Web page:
THE MODERN PERIODIC TABLE
In 1913, Henry Moseley showed that the atomic number of an element is a more fundamental property than its atomic mass as described below. Accordingly, Mendeléev’s Periodic Law was modified and atomic number was adopted as the basis of Modern Periodic Table and the Modern Periodic Law can be stated as follows:
‘Properties of elements are a periodic function of their atomic number.’ Let us recall that the atomic number gives us the number of protons in the nucleus of an atom and this number increases by one in going from one element to the next. Elements, when arranged in order of increasing atomic number Z, lead us to the classification known as the Modern Periodic Table (Table 5.6). Prediction of properties of elements could be made with more precision when elements were arranged on the basis of increasing atomic number.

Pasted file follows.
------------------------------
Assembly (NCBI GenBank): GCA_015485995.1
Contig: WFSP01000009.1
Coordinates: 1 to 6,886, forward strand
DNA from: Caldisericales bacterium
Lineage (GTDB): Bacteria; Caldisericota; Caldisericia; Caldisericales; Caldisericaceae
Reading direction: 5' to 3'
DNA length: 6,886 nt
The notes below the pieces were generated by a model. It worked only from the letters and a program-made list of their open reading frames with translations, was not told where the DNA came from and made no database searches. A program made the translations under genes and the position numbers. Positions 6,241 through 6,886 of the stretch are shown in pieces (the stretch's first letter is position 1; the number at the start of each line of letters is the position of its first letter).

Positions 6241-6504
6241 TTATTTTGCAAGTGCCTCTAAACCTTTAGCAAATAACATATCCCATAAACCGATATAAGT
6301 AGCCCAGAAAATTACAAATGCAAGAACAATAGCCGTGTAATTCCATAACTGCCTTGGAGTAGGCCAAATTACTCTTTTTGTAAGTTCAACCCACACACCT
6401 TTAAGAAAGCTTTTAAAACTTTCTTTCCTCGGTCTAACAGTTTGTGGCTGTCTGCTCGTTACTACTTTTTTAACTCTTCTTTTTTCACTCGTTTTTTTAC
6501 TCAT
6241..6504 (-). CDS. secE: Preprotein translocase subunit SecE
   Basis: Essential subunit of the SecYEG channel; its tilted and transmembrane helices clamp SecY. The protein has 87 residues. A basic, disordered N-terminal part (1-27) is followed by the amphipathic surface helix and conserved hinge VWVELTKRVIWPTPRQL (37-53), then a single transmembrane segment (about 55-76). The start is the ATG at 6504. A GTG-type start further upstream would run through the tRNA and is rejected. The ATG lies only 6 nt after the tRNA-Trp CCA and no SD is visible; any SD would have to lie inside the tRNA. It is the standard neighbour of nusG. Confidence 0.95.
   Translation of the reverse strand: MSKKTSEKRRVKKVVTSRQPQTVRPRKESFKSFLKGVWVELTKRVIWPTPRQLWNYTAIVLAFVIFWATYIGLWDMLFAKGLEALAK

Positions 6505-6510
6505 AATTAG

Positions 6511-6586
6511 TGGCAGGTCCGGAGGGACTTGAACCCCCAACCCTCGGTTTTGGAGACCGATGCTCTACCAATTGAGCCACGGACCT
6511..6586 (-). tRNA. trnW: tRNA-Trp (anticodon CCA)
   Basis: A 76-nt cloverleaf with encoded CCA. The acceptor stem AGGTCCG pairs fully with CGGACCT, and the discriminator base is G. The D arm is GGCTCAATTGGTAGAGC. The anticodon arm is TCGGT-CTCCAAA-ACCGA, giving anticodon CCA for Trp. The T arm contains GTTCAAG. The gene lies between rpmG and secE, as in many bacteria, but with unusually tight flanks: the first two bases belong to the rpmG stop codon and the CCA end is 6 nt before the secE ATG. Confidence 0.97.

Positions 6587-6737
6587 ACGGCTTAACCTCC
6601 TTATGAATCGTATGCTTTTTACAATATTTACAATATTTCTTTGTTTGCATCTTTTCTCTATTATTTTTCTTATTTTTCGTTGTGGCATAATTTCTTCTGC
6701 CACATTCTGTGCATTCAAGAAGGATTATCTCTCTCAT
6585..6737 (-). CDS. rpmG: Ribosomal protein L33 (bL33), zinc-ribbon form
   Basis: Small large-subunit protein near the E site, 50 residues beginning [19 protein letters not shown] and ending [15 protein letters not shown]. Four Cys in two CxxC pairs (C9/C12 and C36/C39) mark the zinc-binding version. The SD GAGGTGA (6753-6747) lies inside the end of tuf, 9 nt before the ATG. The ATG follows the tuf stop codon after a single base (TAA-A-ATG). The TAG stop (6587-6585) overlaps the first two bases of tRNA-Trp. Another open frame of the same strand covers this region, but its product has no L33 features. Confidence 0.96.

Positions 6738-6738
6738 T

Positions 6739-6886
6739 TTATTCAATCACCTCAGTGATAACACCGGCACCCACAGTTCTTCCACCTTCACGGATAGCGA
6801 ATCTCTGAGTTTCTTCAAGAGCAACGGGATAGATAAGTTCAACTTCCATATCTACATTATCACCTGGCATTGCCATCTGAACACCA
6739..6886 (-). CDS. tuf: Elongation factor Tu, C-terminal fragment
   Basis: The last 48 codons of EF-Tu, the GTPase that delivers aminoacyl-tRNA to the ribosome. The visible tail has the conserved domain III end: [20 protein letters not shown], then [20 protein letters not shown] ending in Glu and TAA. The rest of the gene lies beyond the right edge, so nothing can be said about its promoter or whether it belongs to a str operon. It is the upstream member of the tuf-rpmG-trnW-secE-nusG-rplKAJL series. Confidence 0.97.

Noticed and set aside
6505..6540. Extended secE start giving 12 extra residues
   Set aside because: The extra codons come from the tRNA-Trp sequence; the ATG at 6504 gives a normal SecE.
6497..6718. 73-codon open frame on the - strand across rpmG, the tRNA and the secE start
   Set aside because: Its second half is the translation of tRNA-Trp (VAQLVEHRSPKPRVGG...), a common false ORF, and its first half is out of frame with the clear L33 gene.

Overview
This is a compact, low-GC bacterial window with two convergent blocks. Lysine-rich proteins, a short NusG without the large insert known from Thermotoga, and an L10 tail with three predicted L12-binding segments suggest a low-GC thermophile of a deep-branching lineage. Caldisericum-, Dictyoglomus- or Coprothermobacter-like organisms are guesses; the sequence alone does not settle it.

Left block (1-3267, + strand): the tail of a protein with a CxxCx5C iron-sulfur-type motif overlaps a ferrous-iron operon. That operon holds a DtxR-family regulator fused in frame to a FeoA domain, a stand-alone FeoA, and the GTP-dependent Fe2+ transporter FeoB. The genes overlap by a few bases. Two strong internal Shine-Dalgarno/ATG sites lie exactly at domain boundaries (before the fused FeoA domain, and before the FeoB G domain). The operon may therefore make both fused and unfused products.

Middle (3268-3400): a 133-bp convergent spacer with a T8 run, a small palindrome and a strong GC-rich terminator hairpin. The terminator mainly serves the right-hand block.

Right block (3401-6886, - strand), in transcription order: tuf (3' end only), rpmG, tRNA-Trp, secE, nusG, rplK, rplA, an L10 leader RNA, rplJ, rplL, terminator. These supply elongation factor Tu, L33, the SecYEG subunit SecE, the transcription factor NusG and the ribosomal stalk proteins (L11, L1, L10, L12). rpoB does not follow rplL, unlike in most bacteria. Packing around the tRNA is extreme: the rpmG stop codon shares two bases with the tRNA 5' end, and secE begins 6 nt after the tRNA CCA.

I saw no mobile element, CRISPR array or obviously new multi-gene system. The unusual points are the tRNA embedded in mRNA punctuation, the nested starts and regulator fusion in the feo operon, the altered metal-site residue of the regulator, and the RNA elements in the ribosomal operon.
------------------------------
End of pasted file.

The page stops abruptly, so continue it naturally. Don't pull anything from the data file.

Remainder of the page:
- How were the positions of cobalt and nickel resolved in the Modern Periodic Table?
- How were the positions of isotopes of various elements decided in the Modern Periodic Table?
- Is it possible to have an element with atomic number 1.5 placed between hydrogen and helium?
- Where do you think should hydrogen be placed in the Modern Periodic Table?
As we can see, the Modern Periodic Table takes care of three limitations of Mendléev’s Periodic Table. The anomalous position of hydrogen can be discussed after we see what are the bases on which the position of an element in the Modern Periodic Table depends.